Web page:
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The Problem Child (Sisters Grimm #3), by Michael Buckley

Updated on March 20, 2016

Before Reading

I know where this book is going, since I've read the series before. I also know one thing that will drive me absolutely batty about this volume of the series. I wonder if I can get a bag full of superballs somewhere so that I have something safe and cathartic to throw whenever the-thing-that-bothers-me comes up.

After Reading

(author's note: I never did find the superballs. I did, however, find some nice hefty buttons in the craft department of my store. And yes, it was cathartic to throw them).

When we left the world of the Sisters Grimm, Sabrina and Puck had traveled through the magic portal created by the Little Match Girl's last magic match -- I don't even know where to start with this diversion from the original Andersen tale so I'll put it off until later -- in order to travel to where Veronica and Henry are.

Sabrina and Puck find Henry and Veronica, all right. They also find a maniacally cackling little girl in a red cloak accompanied by a horrible monster. While escaping from the horrible monster, Sabrina breaks her arm, which leads to the next mystery that the girls have to deal with, when Sabrina gets flowers signed by an "Uncle Jake."

We find out that Boarman and Swineheart, who used to be half of the Ferryport Landing police force have gone back into the construction business. They have not included Hamstead in their business because they want to concentrate on wood and brick construction, and Hamstead was the Little Pig who built his home from straw. The first construction project they work on is a new school for the town, to replace the one that Rumplestiltskin wrecked in "The Unusual Suspects."

While the Grimms are at the dedication for the school, the Queen of Hearts arrives and declares that she will be running for Mayor and that the Sheriff of Nottingham will be running for Sheriff.

Later the girls discover that they do, in fact, have an Uncle Jake -- Jacob Grimm, their father's younger brother. Jacob arrives and tells the girls that the horrible monster that attacked Sabrina and Puck is the Jabberwock. Okay, he tells them that it is a "Jabberwocky," and everyone, including the narrator, continue to use that term throughout the book. Look, the monster is the "Jabberwock." That is clear from the poem. Never once does Carroll refer to it as a "Jabberwock'" or a "Jabberwock*" or anything else that would indicate that there is a final "y" that has been elided. Since he doesn't do this, the word "Jabberwock" must end with that final "k." Why, yes, this is the issue that makes me want to throw things.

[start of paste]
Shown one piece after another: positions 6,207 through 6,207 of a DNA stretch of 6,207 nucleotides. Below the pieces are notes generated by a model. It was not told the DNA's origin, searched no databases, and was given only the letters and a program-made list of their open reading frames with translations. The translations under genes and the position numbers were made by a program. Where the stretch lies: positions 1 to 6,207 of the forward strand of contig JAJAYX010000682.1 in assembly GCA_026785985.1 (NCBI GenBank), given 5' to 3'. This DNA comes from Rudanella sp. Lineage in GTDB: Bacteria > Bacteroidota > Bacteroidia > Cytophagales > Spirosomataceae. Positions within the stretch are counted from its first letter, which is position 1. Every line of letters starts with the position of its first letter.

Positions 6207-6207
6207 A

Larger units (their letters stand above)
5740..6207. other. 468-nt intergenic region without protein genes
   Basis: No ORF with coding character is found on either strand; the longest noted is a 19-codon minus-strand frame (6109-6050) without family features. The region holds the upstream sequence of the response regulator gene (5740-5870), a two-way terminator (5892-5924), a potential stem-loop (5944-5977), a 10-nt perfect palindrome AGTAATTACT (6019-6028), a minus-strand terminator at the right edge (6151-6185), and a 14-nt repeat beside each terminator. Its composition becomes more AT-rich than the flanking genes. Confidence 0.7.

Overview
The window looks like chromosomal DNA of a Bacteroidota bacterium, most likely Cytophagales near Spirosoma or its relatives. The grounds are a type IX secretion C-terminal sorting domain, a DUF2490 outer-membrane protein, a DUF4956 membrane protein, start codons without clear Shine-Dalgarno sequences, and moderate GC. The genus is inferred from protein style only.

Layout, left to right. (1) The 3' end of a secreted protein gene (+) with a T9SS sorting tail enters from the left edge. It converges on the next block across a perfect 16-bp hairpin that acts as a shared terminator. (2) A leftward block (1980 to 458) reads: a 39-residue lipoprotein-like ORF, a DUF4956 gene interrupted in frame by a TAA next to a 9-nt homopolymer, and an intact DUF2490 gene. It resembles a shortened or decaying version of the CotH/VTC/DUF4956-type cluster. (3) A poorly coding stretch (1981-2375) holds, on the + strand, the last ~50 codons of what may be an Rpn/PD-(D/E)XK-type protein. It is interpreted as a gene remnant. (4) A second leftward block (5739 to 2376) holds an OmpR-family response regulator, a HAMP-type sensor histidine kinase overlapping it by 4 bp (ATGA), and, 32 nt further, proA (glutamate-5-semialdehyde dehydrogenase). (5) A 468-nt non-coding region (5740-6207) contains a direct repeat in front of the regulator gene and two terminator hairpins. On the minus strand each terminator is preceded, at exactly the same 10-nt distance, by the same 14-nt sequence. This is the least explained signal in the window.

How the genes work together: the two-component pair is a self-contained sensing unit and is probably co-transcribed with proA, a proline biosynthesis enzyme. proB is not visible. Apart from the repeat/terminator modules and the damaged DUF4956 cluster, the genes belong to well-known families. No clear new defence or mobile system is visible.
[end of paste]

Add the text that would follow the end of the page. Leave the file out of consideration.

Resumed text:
So, anyway, as anyone familiar with the poem knows, there is only one weapon that can defeat the Jabberwock* and that weapon has been broken into three parts. One is still in the possession of the Grimms and the other two have been given to others for safekeeping. And once they have the pieces, there is only one force that can join them; the same force that turned a puppet into a living boy; the Blue Fairy. Unfortunately, the Blue Fairy has gone incognito and no one knows who among the residents of Ferryport Landing she is.

Other important events occur during this book. The girls hear the story of how their grandfather Basil died. Puck's character gets more development. And we find out the outcome of the election.

"The Problem Child" is a meditation on power and its uses. Jake wants power in part because it's fun, though there are deeper reasons behind it as well. Sabrina wants power because it can help her protect her family. And the Blue Fairy, of course, is trying to hide hers, lest someone finds a way to exploit it. Because, as both she and Relda know, power, particularly magical power, comes with a price.

As for the liberty that Buckley takes with "The Little Match Girl," remember the original story where the girl eventually dies of hypothermia. If the matches had actually been magic and had transported her to the places she saw, she would have been able to warm up and would not have died. Additionally, the matches that Sabrina uses do not transport her back to her point of origin when they burn out, which the matches in the original story would have had to have done, based on the fact that, if the matches truly had transported her, she would have gone from sitting under the Christmas tree back to the outdoor corner without moving a muscle. So, it's a great idea for this book, but not exactly true to the original.

"The Problem Child" is the first of the books where the activity of the actual book spills over into the following volume. From this point on, there will be a plot contained in each book, but the overall storyline will continue unbroken from one book to the next.

Despite some of the details making me a bit twitchy, there is a lot to recommend this book, including the development of both Sabrina and Jake. We get to spend time with some old friends and a number of details in this book, as always, play right into the overall plot of the series.

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